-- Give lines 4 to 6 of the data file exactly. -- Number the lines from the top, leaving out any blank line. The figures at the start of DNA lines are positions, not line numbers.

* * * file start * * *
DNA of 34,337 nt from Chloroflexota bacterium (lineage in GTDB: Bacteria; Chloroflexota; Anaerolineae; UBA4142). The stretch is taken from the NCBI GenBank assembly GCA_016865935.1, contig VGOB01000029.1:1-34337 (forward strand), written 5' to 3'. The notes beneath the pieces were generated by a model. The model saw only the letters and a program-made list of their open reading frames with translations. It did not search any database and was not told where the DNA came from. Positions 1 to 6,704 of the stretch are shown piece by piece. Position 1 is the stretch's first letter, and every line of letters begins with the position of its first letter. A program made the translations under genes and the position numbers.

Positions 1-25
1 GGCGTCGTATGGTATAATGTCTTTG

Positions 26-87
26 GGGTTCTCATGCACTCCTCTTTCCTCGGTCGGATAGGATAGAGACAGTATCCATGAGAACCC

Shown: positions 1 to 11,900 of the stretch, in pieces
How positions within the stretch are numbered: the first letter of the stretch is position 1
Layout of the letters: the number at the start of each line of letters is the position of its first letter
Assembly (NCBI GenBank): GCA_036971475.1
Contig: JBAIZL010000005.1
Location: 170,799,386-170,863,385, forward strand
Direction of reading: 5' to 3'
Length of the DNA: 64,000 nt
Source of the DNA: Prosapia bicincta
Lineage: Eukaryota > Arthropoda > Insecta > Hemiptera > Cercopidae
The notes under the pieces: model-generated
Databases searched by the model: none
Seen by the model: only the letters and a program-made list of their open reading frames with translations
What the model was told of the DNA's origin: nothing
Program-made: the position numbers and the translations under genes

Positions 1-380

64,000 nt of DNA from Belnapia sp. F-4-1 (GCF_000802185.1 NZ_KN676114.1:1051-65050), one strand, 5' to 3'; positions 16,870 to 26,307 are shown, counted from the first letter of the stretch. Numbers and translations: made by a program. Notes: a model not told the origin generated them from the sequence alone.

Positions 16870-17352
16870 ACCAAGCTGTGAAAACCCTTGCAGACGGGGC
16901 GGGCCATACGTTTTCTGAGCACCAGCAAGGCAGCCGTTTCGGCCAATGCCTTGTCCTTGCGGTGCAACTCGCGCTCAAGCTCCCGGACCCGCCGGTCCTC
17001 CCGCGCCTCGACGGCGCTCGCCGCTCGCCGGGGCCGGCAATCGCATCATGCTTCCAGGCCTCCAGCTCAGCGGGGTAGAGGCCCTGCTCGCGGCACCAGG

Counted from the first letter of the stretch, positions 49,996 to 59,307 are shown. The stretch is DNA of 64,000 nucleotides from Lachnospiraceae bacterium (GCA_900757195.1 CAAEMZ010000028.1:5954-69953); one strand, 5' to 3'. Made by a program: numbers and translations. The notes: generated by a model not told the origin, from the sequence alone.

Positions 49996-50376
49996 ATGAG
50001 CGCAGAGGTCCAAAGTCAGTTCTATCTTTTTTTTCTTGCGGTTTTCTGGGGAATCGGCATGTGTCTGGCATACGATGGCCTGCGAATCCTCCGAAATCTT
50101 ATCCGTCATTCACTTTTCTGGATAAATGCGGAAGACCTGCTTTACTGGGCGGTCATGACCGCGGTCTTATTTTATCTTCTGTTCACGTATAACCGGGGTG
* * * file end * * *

Positions 26-87
26 GGGTTCTCATGCACTCCTCTTTCCTCGGTCGGATAGGATAGAGACAGTATCCATGAGAACCC

Shown: positions 1 to 11,900 of the stretch, in pieces